I also frequently encountered the squashed remnants of New Zealand’s most hated animal: the common brushtail possum. Introduced from Australia in the 1850s by European settlers to establish a fur trade, the marsupials proved catastrophic, chomping through native vegetation and native birds’ eggs and chicks. With no predators, numbers skyrocketed, peaking at around 60 million by the 1980s. Stringent control measures have reduced numbers to a mere 30 million. Still, with only four million human residents, the possums could stage a coup.
Just north of Whangerei, I reached my turnoff and soon arrived at the pleasant seaside town of Tutukaka. Despite the town’s compact size, the marina was huge, being a major departure point for both dive and sport fishing excursions, with black marlin particularly sought after. I promptly found Dive Tutukaka and stopped in to say hello. The shop was quite striking, like a cave interior hewn from solid rock. I was warmly greeted by co-owner Kate Malcom, who runs the shop with partner Jeroen Jongejans.
Dive Tutukaka is New Zealand’s largest dive charter company, with five vessels that take over 12,000 people to the Poor Knights Islands annually. Although daily trips are offered year-round, I would be doing things a little differently—courtesy of the Acheron, their 24m liveaboard. Equipped with four twin-share en-suite cabins and one twin-share cabin, our trip would cover three days and two nights, with three to four dives daily.
I then headed to the equipment counter to organize gear. A 7mm suit is standard, along with an underlying vest with attached hood. While getting sorted, I glanced over to the “Sightings of Cool Stuff” board and my jaw dropped. Sightings that week included giant kingfish, Bryde’s whale, pregnant eagle ray, hammerhead, seven-gill and bronze whaler sharks, mola mola and manta rays. Kate then showed me a video of the latter—a 6m behemoth encountered the previous day. I wanted to leave that very second!
Afterwards, I headed to my room, located in their newly-opened accommodation adjoining the dive center. It was quite a big operation. Especially impressive was the training pool, raised above ground level with large windows on the sides. By 4:00 p.m., the dayboats returned and I finally caught up with Jeroen, whom I had previously met at a few DEMA dive shows. Although born in the Netherlands, Jeroen is a true Kiwi, having run dive operations on the Tutukaka Coast for nearly 30 years. I was pleased to discover he would be joining us on the Acheron.
With a few hours before dinner, I opted for some hiking in the nearby Matapouri. Parking near the beach, a marked trail led to the nearby headland. Ascending to the top, the views were spectacular. Rugged cliffs dropped to the sea, while in the distance, I could just discern a few craggy islets of the Poor Knights. Inland, the green hillsides were straight out of Middle-earth. I half-expected Bilbo and company to pass by. However, the best was yet to come. Further along was a glorious vista straight from a postcard. Lapped by turquoise waters and fringed with pohutukawa trees, Whale Bay’s talcum-powder beach was one of the most idyllic spots I have ever seen.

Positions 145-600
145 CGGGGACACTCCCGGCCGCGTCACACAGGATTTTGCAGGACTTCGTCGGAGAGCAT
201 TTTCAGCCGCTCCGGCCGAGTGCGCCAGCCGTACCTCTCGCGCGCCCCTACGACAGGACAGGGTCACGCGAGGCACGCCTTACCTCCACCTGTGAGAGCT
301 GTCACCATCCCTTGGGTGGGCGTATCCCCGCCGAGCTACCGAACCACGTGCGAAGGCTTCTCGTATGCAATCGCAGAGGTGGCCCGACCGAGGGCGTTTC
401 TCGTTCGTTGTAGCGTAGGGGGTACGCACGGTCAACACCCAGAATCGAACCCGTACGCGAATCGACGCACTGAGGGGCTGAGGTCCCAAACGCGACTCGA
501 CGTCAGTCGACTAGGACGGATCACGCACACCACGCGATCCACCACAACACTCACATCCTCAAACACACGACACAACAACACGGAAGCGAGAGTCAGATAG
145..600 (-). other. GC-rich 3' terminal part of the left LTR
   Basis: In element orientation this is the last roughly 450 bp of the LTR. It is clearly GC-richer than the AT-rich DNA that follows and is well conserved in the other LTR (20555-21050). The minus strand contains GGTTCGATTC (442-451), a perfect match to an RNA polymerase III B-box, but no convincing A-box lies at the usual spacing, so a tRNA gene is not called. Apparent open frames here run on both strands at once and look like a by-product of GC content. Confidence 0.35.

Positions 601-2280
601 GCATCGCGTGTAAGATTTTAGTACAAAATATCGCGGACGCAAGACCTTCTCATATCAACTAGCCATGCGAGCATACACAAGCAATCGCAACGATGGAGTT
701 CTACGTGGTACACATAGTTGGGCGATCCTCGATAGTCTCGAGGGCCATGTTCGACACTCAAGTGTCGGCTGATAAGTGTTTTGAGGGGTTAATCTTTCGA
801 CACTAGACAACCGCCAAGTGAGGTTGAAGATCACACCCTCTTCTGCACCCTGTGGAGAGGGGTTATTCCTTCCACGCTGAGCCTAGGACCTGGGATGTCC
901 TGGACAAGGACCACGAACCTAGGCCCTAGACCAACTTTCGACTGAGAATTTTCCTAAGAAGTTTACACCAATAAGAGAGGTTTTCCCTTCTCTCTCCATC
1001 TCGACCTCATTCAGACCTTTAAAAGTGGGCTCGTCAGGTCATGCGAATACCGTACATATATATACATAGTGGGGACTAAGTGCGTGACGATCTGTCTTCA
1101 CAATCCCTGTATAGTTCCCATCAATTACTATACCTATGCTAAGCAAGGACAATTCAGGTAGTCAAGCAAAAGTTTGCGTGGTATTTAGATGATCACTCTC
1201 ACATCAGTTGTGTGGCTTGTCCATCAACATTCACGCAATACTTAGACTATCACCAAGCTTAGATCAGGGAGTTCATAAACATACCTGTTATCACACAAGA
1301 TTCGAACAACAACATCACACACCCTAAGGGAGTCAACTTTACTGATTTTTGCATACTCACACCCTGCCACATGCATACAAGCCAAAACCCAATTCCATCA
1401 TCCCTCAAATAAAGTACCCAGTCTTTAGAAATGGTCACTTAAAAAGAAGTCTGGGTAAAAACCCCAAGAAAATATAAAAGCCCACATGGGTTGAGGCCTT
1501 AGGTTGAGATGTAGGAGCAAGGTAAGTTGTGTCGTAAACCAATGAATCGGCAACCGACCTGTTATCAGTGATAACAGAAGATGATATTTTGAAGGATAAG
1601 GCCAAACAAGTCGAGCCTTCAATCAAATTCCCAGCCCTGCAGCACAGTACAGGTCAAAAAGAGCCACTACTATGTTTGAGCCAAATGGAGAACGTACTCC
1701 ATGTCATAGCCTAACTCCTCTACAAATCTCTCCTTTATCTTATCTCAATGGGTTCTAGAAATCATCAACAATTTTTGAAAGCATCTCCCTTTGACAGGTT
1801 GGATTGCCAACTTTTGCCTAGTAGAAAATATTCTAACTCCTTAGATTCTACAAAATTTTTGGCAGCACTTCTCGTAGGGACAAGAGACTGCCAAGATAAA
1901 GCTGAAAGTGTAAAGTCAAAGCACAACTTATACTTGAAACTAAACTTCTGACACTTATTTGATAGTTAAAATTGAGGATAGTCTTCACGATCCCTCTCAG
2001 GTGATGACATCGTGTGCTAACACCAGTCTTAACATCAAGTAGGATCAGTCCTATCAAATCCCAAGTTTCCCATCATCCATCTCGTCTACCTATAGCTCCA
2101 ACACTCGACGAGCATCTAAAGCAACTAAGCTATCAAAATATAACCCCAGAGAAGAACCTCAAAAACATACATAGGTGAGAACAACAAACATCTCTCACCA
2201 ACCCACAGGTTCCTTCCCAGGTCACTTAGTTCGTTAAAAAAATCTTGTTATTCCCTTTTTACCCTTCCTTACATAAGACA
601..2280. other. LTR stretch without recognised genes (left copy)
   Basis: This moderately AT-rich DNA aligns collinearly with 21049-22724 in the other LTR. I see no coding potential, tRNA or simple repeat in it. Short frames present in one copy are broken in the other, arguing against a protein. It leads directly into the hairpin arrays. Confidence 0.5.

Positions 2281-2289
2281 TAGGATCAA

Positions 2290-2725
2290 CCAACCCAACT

After breakfast, I grabbed my gear and headed to the jetty for the 9:30 a.m. departure. En route, I met the crew and fellow divers. The former included my dive buddy Cameron Barton, another underwater photographer, cook Mandy, instructor Ashleigh McKenzie, Skipper Kevin Delonge and Jeroen. My fellow divers included Dan and Deb from the United States and Andrew, a UK native living in New Zealand. With only four guests, we each got our own cabin. With roughly an hour to the site, we all prepared for the first dive.
Perched on the cusp of the continental shelf 23km from Tutukaka, Poor Knights is an archipelago of two primary islands, Aorangi and Tawhiti Rahi, along with a multitude of smaller islets. Encompassing an area of just over 200 hectares, they were created ten million years ago by a series of eruptions from a massive volcano 25km in diameter and 1,000m high.
Precipitous cliffs plunge up to 100m below sea level, creating an aquatic wonderland of caverns, sea caves and arches. Here, cool water merges with the warm East Auckland Current, fashioning a marine melting pot where subtropical endemics mingle with tropical exotics. Approximately 60 dive sites are found throughout the islands, playing host to over 125 fish species.
Protected as the Poor Knights Islands Marine Reserve since 1981, it extends 800m out from all parts of the islands, associated islets, rocks and stacks. In 1998, full protection was established over the entire area, with access restricted. The islands have been uninhabited since the 1800s, when invaders from the mainland massacred the resident Māori population. Today, access is restricted to purposes of scientific studies only.
Ecologically separate from the mainland for about two million years, the islands are a vital sanctuary for some of New Zealand’s endangered flora and fauna. This is the realm of insects, reptiles and birds, which flourish in the absence of introduced predators. Notable residents include the tuatara, an ancient reptile species predating the dinosaurs, geckos, 25cm centipedes and giant crickets called wetas. Bird species include bellbirds, red-crowned parakeets, New Zealand shags (cormorants), Australasian gannets and 200,000 pairs of Buller's shearwaters. During the winter months, New Zealand fur seals visit the islands.